But there are many financially irresponsible things that provide greater benefits than costs. For instance, let's say I'm a homeschooler dad and I'm contemplating getting a new car since the old one is broken down. However, I've bankrupted the family, I've maxed out the credit cards, I'm in danger of losing my property. Is this the time to make the purchase? No. I need to give up on the car even though I really need it. I just don't have the money. In other words, I have to lay down the principle - I'm not spending what I don't have. That's fiscal responsibility.
1. Yes, you should buy the car. IF the benefits outweigh the costs - in this hypothetical, possible benefits might include ability to get a job, which would more than pay off the investment in the car. Benefits > costs, so buy. On the other hand, if the benefits of the car don't outweigh the costs, you shouldn't get it. I.e. if you would foreclose your house if you bought the car, the cost of losing your house would outweigh the cost of buying the car. Costs > benefits, so don't buy. Point being: spending money to acquire a beneficial item is not inherently bad. It is bad if the cost outweighs the benefit, though.
2. The USFG is in a different situation than this hypothetical family, in that Congress has the ability to generate additional revenue through taxes. It's like saying "yes, the father should buy the car, because can just work to get the money."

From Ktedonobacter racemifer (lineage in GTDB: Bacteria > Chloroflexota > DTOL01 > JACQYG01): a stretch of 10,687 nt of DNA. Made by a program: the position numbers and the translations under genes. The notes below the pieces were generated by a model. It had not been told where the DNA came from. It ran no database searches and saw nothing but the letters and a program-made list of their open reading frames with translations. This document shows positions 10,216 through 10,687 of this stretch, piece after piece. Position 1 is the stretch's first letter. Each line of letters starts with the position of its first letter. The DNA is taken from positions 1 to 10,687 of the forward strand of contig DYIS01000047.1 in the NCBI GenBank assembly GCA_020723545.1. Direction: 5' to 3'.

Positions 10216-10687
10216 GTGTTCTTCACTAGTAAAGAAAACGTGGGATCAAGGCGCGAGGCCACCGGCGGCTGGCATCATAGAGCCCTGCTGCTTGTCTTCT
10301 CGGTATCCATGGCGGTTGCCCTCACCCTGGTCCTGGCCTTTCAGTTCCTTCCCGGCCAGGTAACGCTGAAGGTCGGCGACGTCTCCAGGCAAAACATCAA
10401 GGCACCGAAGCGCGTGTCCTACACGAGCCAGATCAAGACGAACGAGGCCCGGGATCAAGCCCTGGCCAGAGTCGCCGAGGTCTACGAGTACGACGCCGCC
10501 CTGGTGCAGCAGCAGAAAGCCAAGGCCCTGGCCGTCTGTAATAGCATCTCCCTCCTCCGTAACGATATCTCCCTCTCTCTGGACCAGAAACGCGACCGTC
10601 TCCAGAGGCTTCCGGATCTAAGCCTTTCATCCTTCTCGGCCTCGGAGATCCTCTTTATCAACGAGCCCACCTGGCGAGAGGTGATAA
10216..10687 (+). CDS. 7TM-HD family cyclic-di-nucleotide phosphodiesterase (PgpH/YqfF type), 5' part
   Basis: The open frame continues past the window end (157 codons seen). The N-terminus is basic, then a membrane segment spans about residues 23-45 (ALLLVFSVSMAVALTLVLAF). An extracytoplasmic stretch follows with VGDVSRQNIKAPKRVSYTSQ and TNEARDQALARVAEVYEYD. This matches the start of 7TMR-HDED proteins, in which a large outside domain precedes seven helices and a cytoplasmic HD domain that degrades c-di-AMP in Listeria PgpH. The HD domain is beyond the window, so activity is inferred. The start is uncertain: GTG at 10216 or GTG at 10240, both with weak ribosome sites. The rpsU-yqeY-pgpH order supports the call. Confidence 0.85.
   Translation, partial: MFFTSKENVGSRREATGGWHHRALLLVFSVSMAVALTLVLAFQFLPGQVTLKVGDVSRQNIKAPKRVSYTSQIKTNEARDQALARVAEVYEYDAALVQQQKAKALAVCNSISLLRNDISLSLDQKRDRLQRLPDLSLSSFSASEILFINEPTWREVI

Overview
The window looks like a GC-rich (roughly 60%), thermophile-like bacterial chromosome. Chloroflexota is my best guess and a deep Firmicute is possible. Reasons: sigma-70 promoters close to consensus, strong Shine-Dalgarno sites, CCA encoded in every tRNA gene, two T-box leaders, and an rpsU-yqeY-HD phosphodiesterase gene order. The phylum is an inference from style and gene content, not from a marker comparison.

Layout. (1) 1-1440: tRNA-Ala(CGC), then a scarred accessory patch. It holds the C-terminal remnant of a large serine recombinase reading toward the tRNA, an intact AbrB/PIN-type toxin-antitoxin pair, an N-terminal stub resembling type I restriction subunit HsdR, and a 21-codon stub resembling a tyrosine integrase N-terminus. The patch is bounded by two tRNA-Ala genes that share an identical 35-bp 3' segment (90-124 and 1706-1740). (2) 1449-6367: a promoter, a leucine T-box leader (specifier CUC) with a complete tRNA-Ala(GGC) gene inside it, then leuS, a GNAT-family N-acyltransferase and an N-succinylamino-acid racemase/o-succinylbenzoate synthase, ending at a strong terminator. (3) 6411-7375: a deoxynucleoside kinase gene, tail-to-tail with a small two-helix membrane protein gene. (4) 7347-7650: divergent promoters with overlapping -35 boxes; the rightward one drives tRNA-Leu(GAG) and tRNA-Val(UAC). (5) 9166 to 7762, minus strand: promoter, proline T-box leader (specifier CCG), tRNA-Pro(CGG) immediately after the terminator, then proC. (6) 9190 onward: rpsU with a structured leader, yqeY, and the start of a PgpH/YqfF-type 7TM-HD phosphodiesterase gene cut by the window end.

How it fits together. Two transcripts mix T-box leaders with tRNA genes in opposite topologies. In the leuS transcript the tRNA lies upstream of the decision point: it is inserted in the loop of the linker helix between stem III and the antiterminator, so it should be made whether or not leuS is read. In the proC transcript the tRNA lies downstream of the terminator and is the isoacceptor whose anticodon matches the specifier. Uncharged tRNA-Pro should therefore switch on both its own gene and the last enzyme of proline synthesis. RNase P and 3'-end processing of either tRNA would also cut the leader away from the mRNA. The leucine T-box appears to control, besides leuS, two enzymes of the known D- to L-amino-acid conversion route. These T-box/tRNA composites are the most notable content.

Now, suppose I say: "instead of using central heating, we're all going to just cover up and use a ton of blankets. I now have 8000 dollars which, even though it could go to paying off the debt, could be used to get the car WITHOUT any additional cost to myself.
Then you get hit with extra-T funding.
not that I would run extra-T funding, but that's the cost of specifying funding...
The US needs to take a hard-line stance: We're not spending what we don't have. No matter what it is. Because if we just spend, we're accepting the idea that it's okay to spend wastefully. Instead, we need to clean up our mess and at least keep our plans budget-neutral.
Spending =/= spending wastefully. That's my whole point. You said that if we spend, we accept wasteful spending, but what you should be saying is that if we spend, we're accepting responsible, cost-beneficial spending. Which is a good idea. As for being budget-neutral, it's a. non-unique and b. not mutually exclusive in that spending out of GFR does not automatically lead to a budget deficit. Under fiat, Congress still works and they still can cut programs (as they do) to make room for new programs (such as the AFF plan).